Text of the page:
Rethinking National Security: The Threat to the Desert National Wildlife Refuge
Growing up in Nevada, I became accustomed to sprawling sagebrush-filled mountains and snow-dusted deserts. My family lives in the northern, southern and eastern parts of the Great Basin. Long drives for birthdays and graduations implanted a comforting landscape in my mind- pristine, natural, untouched. For many Nevadans, indigenous, fifth and first generations alike, despite our environment’s perceived nothingness, it is the core of our existence. That’s why proposals like the Pentagon’s to extend the Nevada Test and Training Range into the Desert National Wildlife Refuge pose a serious human-environmental problem.
The refuge is the largest in the contiguous United States. Desert tortoises, bighorn sheep, and rare plant species roam and root its soil. Indigenous communities have cared for and thrived from it for centuries, and for so, so fewer, governmental agencies have swept through our state under the guise of national security and economic prosperity.
The land is not empty. Maybe you drive through on your way to Salt Lake City or Phoenix or Los Angeles, and you believe there is nothing out here. In the 1940s, perhaps the Atomic Energy Commission believed this to be true when they decided to establish the Nevada Nuclear Test Site north of Las Vegas. In the 1980s, perhaps President Ronald Reagan believed this when he approved the exploration of Yucca Mountain as a nuclear waste repository. In 2002, perhaps President George W. Bush believed this when he approved HJR 87 to start depositing nuclear waste there. Now, perhaps President Donald Trump believes this as he pushes for drilling in the Ruby Mountains, unauthorized shipments of plutonium to Yucca Mountain, and a loss of nearly two-thirds of the Desert National Wildlife Refuge. But, for all their beliefs in a wasteland, the flaw lies not with the simple perception of a desert as lifeless; rather the assumption that it is disconnected from the ecological health of the rest of the world.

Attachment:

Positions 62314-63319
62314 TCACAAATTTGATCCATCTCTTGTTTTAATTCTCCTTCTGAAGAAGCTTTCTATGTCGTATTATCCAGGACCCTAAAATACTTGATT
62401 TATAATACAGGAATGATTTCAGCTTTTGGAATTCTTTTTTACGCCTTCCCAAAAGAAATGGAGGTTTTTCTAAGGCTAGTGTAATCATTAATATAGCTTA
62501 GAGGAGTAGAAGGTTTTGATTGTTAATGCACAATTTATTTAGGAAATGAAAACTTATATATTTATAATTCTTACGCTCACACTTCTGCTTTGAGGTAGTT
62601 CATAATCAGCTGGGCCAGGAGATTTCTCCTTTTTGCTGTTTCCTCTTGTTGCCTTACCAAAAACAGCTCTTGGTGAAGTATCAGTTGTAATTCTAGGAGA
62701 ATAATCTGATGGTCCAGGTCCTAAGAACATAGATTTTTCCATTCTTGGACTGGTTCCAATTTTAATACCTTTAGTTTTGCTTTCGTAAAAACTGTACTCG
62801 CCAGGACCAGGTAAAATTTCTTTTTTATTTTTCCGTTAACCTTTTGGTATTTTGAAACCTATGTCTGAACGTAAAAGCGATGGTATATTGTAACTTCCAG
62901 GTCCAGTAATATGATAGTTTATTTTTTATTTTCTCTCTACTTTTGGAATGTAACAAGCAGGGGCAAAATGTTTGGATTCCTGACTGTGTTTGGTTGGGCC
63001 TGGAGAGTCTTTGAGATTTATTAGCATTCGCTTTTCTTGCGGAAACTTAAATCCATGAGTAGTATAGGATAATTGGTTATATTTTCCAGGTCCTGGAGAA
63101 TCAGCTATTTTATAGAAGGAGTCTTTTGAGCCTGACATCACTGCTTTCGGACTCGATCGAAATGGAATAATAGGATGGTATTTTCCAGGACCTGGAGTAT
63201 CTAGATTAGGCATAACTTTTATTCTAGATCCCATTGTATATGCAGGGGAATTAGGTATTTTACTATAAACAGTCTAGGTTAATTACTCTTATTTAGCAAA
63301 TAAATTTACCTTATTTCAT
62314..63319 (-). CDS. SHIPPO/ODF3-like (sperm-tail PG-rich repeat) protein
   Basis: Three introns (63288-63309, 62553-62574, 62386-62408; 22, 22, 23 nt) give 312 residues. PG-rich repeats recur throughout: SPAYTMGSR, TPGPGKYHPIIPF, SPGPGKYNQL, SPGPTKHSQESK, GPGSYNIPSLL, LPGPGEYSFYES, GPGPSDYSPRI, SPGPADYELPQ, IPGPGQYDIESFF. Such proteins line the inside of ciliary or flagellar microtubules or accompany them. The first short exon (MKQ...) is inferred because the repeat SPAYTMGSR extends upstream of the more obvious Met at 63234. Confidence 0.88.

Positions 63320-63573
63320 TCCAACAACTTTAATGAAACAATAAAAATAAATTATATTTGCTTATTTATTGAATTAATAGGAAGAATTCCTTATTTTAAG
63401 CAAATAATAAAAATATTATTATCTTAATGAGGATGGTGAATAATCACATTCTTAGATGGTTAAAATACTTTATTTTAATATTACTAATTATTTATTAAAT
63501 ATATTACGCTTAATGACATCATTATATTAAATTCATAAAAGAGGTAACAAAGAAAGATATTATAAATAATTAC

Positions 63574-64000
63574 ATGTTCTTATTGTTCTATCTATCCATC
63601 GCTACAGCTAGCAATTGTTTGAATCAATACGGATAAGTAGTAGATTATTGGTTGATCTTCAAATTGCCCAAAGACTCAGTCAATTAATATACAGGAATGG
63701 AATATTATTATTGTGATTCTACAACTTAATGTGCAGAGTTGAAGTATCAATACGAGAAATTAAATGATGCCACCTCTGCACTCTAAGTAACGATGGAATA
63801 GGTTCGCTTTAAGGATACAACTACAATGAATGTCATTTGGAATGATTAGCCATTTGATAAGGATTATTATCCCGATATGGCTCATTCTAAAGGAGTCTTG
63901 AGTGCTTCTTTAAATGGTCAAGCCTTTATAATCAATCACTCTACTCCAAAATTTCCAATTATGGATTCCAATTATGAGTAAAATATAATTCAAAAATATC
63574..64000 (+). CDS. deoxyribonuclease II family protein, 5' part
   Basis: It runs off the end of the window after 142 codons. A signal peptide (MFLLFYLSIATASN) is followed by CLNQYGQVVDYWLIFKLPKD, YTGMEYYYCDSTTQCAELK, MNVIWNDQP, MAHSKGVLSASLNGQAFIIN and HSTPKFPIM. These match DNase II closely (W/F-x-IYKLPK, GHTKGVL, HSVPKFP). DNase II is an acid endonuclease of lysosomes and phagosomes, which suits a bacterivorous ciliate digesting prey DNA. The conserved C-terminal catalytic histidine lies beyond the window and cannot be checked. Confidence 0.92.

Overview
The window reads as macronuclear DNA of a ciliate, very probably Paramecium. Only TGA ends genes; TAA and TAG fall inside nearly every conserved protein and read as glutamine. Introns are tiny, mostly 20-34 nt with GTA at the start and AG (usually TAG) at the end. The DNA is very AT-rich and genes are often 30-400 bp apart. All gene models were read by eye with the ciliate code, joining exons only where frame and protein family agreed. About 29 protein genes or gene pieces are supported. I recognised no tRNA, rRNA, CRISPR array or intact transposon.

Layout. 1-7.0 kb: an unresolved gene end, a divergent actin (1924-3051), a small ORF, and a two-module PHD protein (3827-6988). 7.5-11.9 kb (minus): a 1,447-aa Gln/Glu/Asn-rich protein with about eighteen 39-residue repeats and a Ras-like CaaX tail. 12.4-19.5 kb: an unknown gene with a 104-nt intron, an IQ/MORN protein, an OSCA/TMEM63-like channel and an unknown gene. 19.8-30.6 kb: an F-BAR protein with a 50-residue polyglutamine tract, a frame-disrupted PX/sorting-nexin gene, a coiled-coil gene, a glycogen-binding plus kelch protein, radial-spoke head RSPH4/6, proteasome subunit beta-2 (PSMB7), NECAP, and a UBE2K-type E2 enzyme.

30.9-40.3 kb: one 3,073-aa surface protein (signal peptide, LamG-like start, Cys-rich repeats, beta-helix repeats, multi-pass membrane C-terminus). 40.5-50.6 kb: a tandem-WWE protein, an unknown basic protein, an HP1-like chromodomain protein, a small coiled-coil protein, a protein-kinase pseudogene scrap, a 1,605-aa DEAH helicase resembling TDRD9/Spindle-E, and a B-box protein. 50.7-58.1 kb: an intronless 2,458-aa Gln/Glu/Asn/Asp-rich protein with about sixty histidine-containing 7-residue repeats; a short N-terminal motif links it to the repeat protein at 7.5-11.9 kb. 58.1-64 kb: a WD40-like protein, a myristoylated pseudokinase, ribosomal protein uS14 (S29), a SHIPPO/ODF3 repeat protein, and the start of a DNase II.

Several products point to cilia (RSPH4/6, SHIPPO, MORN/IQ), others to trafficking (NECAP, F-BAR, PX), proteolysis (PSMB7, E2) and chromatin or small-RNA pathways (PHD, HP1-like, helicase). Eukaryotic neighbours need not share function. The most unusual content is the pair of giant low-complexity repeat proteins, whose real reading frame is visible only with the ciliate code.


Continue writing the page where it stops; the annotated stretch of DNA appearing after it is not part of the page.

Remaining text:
Our impacts on the Earth are not acting in a vacuum. We realized this when residents in Southern Utah experienced increased cases of leukemia, brain tumors, cancer, and other horrible diseases as a result of nuclear fallout from the tests happening in Nevada from the 1950s to 1980s. We realized carbon emissions from transportation and factories do not just dirty our air and waterways in their path, but heat up the northern and southern poles, some of the most remote areas of the world far from human activity.
Proponents of expansion into the Desert National Wildlife Refuge argue for the land in order to use it for training purposes and as a bombing range to better prepare for future national security threats. If the proposal were to be declined, it is argued that opponents do not respect nor support the service of our military and their efforts to protect us. However, opposition to expansion is not opposition to the U.S. Air Force activities. Opposition to expansion only asks us to rethink what the threat to national security really is.
If the threat is other people in other countries of the world, then proponents have won. Replacing ignorance with fear breeds a culture of complacency towards an ‘any means necessary’ approach.
But, if the threat is culture of complacency itself, then what are we doing sitting around? Scientists agree the Earth’s climate is changing at an alarming rate due to increased greenhouse gas emissions. Do we still support the military if we allow the dominant security narrative to be threats from other nations, even though we know the real imminent threat is environmental degradation of this Earth?
There is a constant pull between those who believe in a land of resources and a land of nature, but this is a false binary pitting the most vulnerable populations against each other. The desert is a place of resilience. Bomb it, mine it, build through it, but years from now when me and you are not here anymore, it will remain.
Protecting the Desert National Wildlife Refuge is about protecting the species that thrive there for generations to come. Even more so though, it is about protecting ourselves from the continued mindless, destructive activities that are seriously damaging our collective health and longevity.
Driving through Nevada now, I don’t just stare out the window in wonder. I stare out in hope that it will still be there for my children, for their children, for the bighorn sheep and their children, for the desert tortoises and their children, for the plants and cacti and their offspring, for the Earth, for equality, for justice, for good.